FORT PAYNE, Ala. — Evan McPherson and his family are passing around cellphones at the table, looking up the Fort Payne High School kicker’s best highlights — and there are plenty to go around.
There’s the 55-yard field goal in September that, according to the story, had fans on both sides cheering.
“Watch how far it goes past,” LaDon McPherson, Evan’s father, says. “It was probably going to be good from 72.”
And he’s probably right.
McPherson then finds footage of the 70-yarder he made on a practice field. He didn’t think it made it over the crossbar at first until they slowed the video down and rewatched it right afterward.
Meanwhile, his parents pull up the one that had everybody talking last fall, the 60-yard field goal against Brewer last October that stamped McPherson’s name in the state record books.
Officially, it tied for the second-longest field goal in Alabama High School Athletic Association history — behind Sage Ledbetter’s 61-yard kick in 2015 and matching Michael Proctor’s 60-yarder in 1991 — but both of those were on free kicks. Therefore, the AHSAA officially recognizes McPherson’s as the longest snap-and-hold field goal in state history, kicked off the ground without a tee, no less.
— Evan McPherson (@McPherson_Evan) October 7, 2017
“No wind or anything like that,” LaDon McPherson says as the video plays.
“It was a crosswind,” Evan McPherson corrects.
Florida fans might want to peruse McPherson’s YouTube highlights, because as he joins the Gators this summer he’ll be looking to replace another strong-legged kicker known to create some buzz with a social media clip now and then.
The truth is, when McPherson committed to Florida in December, he wasn’t sure yet if Gators star kicker Eddy Pineiro would be moving on to the NFL or returning for another season. If he had to redshirt, he was prepared to do so, but if there was a chance to seize the job as a freshman, well, he was prepared for that as well.
Pineiro, of course, was a fan favorite and staked his claim as the greatest kicker in program history while finishing his two-year Gators career with a school-record 88.4 percent success rate on field goals. That included an NCAA Division I-leading 17 of 18 in 2017 before he indeed opted to turn pro, ultimately signing as an undrafted free agent with the Oakland Raiders.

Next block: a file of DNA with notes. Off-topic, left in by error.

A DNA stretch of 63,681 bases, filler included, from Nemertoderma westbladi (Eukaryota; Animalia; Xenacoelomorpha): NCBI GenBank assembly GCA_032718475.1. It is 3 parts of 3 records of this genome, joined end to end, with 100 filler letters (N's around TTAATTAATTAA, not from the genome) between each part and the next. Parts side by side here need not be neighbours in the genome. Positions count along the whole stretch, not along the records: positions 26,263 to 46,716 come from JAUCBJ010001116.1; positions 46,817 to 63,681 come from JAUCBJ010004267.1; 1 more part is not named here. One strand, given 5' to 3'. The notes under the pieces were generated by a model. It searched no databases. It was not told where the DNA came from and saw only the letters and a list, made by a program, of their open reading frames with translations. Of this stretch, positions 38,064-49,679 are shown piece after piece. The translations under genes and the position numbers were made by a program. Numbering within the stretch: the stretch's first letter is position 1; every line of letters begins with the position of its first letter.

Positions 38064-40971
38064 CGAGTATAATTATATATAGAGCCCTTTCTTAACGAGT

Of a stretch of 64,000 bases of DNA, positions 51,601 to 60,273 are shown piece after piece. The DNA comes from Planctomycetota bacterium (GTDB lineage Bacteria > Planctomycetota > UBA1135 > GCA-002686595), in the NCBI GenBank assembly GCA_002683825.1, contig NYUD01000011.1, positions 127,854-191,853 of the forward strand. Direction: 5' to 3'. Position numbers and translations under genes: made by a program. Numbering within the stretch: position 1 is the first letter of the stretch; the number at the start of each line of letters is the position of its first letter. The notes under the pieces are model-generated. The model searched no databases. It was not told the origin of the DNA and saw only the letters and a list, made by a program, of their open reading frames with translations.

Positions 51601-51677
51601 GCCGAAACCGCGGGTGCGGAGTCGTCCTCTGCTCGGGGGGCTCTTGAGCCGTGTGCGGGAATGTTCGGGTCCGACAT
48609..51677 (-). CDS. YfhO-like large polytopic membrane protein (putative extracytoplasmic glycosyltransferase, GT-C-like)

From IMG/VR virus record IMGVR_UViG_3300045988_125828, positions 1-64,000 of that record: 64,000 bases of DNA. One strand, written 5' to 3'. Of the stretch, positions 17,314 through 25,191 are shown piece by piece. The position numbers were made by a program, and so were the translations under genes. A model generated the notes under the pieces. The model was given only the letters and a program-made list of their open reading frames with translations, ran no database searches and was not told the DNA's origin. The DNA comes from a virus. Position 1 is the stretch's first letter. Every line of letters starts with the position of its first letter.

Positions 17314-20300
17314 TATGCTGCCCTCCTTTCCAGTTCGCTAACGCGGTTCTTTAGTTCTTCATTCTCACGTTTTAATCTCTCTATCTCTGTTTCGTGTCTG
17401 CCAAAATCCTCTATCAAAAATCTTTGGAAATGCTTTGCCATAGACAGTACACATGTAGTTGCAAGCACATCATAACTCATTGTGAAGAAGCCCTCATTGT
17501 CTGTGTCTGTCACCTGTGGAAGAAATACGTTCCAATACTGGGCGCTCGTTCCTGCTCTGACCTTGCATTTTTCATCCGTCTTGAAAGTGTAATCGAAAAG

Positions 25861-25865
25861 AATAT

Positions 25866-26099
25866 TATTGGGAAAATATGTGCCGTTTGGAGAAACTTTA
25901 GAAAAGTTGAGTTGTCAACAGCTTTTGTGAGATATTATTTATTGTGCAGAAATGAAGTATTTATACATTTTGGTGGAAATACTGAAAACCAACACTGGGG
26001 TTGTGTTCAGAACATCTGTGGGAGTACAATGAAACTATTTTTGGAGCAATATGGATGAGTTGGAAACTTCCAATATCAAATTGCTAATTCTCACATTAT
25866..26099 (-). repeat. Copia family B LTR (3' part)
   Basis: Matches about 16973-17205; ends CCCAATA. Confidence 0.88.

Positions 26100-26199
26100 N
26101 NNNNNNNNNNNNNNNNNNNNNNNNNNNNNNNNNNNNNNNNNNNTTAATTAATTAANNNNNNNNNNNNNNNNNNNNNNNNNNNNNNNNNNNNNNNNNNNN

McPherson knows Pineiro’s lore, knows what he’s walking into at Florida.
“I’m sure it will make it a little tougher, but it’s really motivation, I think,” he says. “Eddy misses one field goal last year. That makes it where [I have to] not miss any.”
No reasonable Florida fan will expect perfection, but yes, the bar has been set incredibly high.
McPherson has tested his mettle through the competitive kicking camps circuit the last few years, prevailing in pressurized settings to earn the No. 1 ranking among high school kickers.
“I’m sure it’s more nerve-racking with 100,000 people,” he acknowledges.
He also knows, again, that he’s replacing the most automatic kicker in Gators history, the one who could draw chants of “Eddy, Eddy, Eddy” from the fans in The Swamp for a routine extra point.
But Evan isn’t trying to be Eddy. Or anyone else, for that matter.
“I asked Evan, ‘Do you want to be the Daniel Carlson of Florida?’ ” LaDon McPherson says, referencing another SEC standout who starred a few hours down the road at Auburn. “He goes, ‘No, I want to be the Evan McPherson of Florida.’ ”
“He said, ‘Do you want to be the next Eddy Pineiro?’ ” his mother Amber McPherson adds. “He goes, ‘I want to be the first Evan.’ ”
The family business
McPherson used to be primarily a soccer player when he was younger. He’d stick with the sport through his junior year of high school, even scoring the game-winning goal to send Fort Payne to the 6A state championship as a freshman.
But along the way, his passion shifted.